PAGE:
Back in 1958, the average lifespan for a company stood at 61 years. But today, things couldn’t be more different. In the current landscape of rapid technological innovation, the average lifespan has shrunk to fewer than 18 years. The managing director of McKinsey & Co., Dominic Barton, attributes this shift to the power of digital transformation. In the second article linked above, he ascertains that “technology has led to fundamental business change for everyone,” going on to cite urbanization, big data and significant improvements in computing power as contributing factors.
Enterprises globally have entered into a race to transform how they operate through the digitalization of every business unit in the hopes of remaining competitive, but there are four common mistakes that are tripping up many digital transformation programs:
1. Not Knowing Where To Start
My company recently commissioned research of over 1,000 C-suite executives and over 1,000 business analysts. We found that businesses lack a clear understanding when it comes to their transformation efforts, with 45% of people in C-suite positions concluding that, when it comes to developing a digital transformation strategy, they are unclear on where to start.
2. Not Setting Clear Goals To Measure Success
Perhaps more concerning is the lack of clear results and return-on-investment from implementing strategies. Our research uncovered that 44% of executives found their business transformation initiatives to be a waste of time. Even still, over the last 12 months, 34% of organizations have spent more than $500,000 on these strategies. Organizations put themselves in a position of potentially running high costs with limited return, resulting in projects that are likely to be dismissed before they have ever taken off.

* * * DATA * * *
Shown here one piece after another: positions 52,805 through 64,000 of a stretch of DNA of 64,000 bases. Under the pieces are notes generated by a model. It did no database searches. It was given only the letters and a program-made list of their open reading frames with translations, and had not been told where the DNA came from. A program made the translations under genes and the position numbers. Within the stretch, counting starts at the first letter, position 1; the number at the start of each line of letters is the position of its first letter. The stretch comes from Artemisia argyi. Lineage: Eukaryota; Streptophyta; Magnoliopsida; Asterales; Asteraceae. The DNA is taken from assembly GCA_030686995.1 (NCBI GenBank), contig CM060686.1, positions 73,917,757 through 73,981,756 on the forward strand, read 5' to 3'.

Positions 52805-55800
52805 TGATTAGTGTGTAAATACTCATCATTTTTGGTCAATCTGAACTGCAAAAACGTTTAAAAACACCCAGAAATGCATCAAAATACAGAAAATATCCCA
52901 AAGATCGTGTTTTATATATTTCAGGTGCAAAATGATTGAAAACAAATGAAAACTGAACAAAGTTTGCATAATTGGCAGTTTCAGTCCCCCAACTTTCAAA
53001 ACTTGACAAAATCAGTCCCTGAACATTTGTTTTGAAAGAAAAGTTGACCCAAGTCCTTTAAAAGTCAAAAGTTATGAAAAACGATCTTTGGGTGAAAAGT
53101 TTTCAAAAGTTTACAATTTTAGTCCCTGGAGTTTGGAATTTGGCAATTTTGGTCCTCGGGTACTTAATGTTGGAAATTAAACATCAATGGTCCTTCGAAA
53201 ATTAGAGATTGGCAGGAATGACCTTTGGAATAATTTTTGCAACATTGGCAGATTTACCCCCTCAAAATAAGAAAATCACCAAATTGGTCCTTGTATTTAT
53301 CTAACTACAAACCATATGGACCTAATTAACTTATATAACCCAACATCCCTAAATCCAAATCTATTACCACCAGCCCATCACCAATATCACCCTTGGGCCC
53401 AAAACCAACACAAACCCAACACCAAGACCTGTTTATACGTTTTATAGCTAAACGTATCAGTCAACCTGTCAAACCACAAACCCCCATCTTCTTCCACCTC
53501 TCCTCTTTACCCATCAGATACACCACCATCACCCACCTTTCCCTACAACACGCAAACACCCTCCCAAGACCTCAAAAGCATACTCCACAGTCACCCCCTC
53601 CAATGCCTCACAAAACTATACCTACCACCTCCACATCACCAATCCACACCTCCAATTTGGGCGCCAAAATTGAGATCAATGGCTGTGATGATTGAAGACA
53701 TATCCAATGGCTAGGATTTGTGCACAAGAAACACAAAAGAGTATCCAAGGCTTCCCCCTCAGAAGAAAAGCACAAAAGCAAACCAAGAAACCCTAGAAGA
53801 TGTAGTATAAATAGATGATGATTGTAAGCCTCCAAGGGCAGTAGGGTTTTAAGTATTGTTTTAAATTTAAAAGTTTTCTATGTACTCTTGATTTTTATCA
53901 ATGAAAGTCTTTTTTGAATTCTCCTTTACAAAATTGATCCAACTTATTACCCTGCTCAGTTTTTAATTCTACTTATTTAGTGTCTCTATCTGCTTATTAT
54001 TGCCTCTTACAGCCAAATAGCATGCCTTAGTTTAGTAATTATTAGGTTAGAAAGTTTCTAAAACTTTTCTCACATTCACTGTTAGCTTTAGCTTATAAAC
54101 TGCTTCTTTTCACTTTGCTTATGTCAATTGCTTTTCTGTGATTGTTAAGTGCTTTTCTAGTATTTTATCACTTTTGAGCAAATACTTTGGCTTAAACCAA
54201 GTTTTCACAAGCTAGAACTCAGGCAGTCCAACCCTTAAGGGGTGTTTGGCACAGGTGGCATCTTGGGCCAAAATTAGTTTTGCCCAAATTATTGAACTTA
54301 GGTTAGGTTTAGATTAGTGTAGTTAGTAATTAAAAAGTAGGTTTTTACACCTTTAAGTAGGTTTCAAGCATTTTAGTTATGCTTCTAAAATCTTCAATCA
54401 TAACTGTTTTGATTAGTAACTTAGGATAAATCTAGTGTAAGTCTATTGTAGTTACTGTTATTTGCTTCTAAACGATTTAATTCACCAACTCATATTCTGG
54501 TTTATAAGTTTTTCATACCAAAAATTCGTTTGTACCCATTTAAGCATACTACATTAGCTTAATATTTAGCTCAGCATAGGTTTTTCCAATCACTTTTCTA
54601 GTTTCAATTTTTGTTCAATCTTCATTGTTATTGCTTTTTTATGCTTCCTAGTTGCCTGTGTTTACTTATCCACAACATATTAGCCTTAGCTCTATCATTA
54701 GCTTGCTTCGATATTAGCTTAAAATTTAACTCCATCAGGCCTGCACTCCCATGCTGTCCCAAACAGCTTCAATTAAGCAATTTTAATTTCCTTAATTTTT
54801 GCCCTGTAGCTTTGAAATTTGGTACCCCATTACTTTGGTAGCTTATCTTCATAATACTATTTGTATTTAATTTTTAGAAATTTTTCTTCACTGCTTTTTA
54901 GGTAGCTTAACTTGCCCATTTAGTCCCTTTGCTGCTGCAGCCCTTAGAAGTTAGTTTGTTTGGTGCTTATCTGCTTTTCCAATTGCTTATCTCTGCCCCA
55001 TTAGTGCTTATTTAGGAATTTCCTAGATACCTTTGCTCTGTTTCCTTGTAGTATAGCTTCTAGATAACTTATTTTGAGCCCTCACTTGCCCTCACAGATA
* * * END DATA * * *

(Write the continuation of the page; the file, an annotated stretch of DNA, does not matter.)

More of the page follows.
3. Not Understanding The Present Before Leaping To What Can Be
In order to have a proper digital transformation strategy, organizations need to first understand what to change so they can optimize their initiatives. Enterprises need to set goals for business outcomes instead of simply prioritizing technical results. C-suite executives should first understand business drivers and internal processes before delving into a transformation program. In fact, 82% of the executives we surveyed don’t review internal processes within their organization, which would ultimately help them with goal setting and understanding appropriate key performance indicators (KPIs). This might stem from the fact that they don’t know how to gain better visibility, since 65% of leadership stated that, if they had a better understanding of internal processes, they would be more confident in their strategy.